0.96

June

1.11

1.08

1.29

1.25

July

1.21

1.24

1.38

1.41

August

1.29

1.32

1.61

1.58

September

1.14

1.18

1.19

1.14

October

1.08

1.06

1.03

1.01

November

0.89

0.91

0.84

0.87

December

0.85

0.82

0.79

0.81

Table 4

Traffic count data, density, and LOS values for all horizontal curves

Curve No.

Traffic count in both direction per hour

AADT

Dir. V

HV (%)

Density

LOS

1

1593

18,060

1084

20.5

18.16

D

2

2298

26,053

1563

32.6

36.09

E

3

641

7267

436

12.5

4.14

A

4

663

7516

451

12.5

4.39

A

5

1200

13,604

816

20.5

15.39

C

6

768

13,341

800

20.5

12.23

C

7

1000

17,371

1042

21

27.5

E

8

1033

17,944

1077

20.5

17.43

D

9

692

12,021

721

13.8

7.87

B

10

3175

55,152

3309

20.5

22.52

E

11

3191

55,430

3326

20.5

19.95

D

12

3163

54,944

3297

20.5

19.02

D

13

3098

53,815

3229

20.5

19.6

D

14

3212

55,795

3348

20.5

20.52

D

15

3181

55,256

3315

20.5

21.3

D

16

3185

55,326

3320

20.5

20.08

D

17

3171

55,083

3305

20.5

19.54

D

18

1640

28,488

1709

22

32.74

E

19

1591

27,637

1658

29.4

33.29

E

20

1348

23,416

1405

12.7

7.67

B

21

3175

55,152

3309

20.5

19.97

D

22

3258

56,594

3396

20.5

19.54

D

23

1665

28,922

1735

20.5

25.6

E

24

1348

23,416

1405

18.4

10.39

B

25

1448

25,153

1509

18.4

12.15

C

26

1376

23,902

1434

18.4

11.83

C

27

1586

27,550

1653

29.3

33.05

E

28

3175

55,152

3309

33.2

43.79

E

29

852

15,902

954

12

3.76

A

30

864

16,126

968

12

3.87

A

31

1037

15,920

955

18.4

11.24

C

32

1056

16,212

973

18.4

9.61

B

33

1037

15,920

955

18.4

10.07

B

34

1101

16,903

1014

18.4

9.61

B

35

1037

15,920

955

18.4

9.72

B

36

1082

16,611

997

16.4

9.29

B

37

1037

15,920

955

18.4

9.45

B

38

1044

16,027

962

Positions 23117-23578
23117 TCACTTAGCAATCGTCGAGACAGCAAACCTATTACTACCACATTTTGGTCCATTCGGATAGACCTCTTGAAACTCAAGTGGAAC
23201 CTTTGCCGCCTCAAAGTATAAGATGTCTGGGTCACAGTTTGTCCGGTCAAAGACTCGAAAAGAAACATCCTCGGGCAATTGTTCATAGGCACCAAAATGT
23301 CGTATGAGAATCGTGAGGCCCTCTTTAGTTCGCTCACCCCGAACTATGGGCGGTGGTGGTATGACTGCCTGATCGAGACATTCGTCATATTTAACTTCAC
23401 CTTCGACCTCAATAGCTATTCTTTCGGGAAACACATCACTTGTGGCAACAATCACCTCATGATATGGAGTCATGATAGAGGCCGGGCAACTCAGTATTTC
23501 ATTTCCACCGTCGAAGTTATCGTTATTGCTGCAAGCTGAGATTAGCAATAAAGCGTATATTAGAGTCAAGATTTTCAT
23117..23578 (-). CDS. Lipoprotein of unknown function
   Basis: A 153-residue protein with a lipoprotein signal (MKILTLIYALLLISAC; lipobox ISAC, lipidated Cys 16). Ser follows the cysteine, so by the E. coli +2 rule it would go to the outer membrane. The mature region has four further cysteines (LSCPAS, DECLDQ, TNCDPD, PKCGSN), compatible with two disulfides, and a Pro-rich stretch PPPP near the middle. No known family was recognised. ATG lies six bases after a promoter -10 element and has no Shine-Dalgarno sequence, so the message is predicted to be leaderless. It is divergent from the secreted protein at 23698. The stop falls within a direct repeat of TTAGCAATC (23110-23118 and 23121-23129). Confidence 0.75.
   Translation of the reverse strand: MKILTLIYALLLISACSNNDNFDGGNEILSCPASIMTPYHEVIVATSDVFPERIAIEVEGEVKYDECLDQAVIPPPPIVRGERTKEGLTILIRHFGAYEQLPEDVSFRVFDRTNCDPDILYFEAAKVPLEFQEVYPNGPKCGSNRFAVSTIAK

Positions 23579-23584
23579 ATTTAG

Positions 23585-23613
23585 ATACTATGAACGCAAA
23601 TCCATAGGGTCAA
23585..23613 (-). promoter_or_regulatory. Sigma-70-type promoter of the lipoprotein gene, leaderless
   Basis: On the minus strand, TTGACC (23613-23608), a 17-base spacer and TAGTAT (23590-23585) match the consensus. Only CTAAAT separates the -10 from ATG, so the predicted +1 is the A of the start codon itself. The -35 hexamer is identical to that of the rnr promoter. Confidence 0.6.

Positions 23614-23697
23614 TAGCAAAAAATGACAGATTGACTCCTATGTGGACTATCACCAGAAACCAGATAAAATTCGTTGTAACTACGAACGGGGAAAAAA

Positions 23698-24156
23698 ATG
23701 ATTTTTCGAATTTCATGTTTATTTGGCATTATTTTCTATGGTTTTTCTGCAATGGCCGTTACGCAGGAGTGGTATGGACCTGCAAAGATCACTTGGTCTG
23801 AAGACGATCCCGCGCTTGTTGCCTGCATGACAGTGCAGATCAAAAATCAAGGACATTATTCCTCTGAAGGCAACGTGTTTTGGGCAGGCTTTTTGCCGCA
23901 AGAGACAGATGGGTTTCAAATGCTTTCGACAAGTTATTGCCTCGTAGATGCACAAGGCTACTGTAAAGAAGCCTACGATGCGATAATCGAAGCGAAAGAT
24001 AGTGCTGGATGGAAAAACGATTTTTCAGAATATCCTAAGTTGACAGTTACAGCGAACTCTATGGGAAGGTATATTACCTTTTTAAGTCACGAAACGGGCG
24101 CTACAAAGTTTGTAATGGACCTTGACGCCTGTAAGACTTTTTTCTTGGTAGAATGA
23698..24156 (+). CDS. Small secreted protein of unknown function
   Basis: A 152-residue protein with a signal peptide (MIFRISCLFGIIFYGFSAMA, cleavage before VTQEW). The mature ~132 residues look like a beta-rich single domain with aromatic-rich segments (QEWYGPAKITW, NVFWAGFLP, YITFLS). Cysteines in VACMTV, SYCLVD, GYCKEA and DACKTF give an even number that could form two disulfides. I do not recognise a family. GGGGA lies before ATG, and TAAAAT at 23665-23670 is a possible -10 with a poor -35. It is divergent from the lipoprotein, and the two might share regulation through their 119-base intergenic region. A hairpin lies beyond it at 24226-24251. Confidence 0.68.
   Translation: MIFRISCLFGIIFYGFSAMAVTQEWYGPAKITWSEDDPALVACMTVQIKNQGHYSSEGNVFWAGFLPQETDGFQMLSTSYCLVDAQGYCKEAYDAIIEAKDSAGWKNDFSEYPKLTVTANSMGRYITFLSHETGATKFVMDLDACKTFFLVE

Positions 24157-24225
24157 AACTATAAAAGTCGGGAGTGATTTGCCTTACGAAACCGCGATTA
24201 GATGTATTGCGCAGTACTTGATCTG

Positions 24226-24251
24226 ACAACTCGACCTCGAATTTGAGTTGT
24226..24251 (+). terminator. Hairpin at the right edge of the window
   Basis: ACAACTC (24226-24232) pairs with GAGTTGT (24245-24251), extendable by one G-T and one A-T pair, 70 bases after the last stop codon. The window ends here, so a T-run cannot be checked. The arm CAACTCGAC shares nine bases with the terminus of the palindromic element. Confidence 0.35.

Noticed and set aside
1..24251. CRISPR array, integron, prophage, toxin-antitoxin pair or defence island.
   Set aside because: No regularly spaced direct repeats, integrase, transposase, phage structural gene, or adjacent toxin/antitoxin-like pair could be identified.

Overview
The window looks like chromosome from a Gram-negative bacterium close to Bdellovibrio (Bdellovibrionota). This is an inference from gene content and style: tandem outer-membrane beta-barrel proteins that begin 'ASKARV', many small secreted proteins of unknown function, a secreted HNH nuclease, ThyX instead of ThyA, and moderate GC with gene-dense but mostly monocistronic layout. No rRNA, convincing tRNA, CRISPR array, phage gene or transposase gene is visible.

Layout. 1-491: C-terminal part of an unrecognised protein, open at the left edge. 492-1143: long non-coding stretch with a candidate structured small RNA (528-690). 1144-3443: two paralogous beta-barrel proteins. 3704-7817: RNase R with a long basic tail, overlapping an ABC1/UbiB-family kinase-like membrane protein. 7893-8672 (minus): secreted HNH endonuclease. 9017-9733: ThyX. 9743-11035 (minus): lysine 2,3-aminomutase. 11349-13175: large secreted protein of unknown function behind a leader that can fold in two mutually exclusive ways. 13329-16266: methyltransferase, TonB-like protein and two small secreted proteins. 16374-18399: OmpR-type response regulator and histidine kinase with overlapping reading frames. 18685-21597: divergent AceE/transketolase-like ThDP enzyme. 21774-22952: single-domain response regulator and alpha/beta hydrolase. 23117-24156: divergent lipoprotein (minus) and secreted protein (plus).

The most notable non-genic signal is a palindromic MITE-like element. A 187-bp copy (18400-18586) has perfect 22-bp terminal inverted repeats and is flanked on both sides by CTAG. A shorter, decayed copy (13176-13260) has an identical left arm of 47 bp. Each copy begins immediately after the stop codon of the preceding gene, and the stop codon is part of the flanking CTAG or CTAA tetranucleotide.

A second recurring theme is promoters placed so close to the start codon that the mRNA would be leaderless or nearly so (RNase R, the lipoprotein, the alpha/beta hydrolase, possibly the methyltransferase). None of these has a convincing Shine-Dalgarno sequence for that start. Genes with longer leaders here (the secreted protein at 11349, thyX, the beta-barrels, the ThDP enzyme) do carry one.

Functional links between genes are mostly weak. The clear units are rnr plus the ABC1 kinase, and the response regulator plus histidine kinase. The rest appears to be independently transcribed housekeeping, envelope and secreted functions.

16.4

9.34

B

39

1037

15,920

955

18.4

10.08

B

40

1086

16,672

1000

14.8

9.07

B

41

1022

15,690

941

18.4

11.86

C

42

1051

16,135

968

18.4

10.38

B

43

1032

15,843

951

18.4

9.48

B

44

1065

16,350

981

13.8

8.9

B

45

1024

15,720

943

14

9.05

B

46

1063

16,319

979

13.8

8.5

B

47

1076

16,519

991

21

28.57

E

48

311

4774

286

5.7

2.73

A

49

297

4560

274

12

2.76

A

50

316

4851

291

12.5

4.02

A

51

291

4467

268

12

3.04

A

52

316

4851

291

7.7

2.76

A

53

310

4759

286

12

2.76

A

54

323

4959

298

12

3.87

A

55

352

5404

324

12.5

3.88

A

56

318

4882

293

5.5

2.7

A

57

312

4790

287

6.5

2.74

A

58

325

4989

299

5

2.41

A

59

330

5066

304

12

2.98

A

60

328

5035

302

12

3.24

A

61

314

4821

289

12

3.47

A

62

802

12,312

739

20.5

13.97

C

63

806

12,374

742

12.7

6.25

A

64

817

12,543

753

12.7

6.62

A

65

806

12,374

742

12.7

5.69

A

66

817

12,543

753

12.7

6.76

A

67

637

9779

587

12.5

4.59

A

68

551

8459

508

12.7

4.74

A

68

637

9779

587

12.7

6.36

A

70

551

8459

508

12.5

4.31

A

71

637

9779

587

12.7

5.53

A

72

551

8459

508

12.7

4.61

A

73

817

12,543

753

13.8

8.41

B

74

823

12,635

758

12.7

7.2

B

75

811

12,450

747

12.7

6.47

A

76

806

12,374

742

12.7

7.81

B

77

817

12,543

753

18.4

9.38

B

78

795

12,205

732

20.5

22.36

E

$$ AADT= CountingVolume\times HF\times DF\times SF $$
(1)
Consequently, the design hourly volume (V) can be calculated by Eq. (2) (1).
$$ V= AADT\times K $$
(2)
Where
V: 

design hourly volume (typically, the 30th highest annual hourly volume)

AADT: 

Average Annual Daily Traffic in vehicle per day and

K: 

factor used to convert annual average daily traffic to a specified annual hourly volume. (K = 0.1 for rural roads).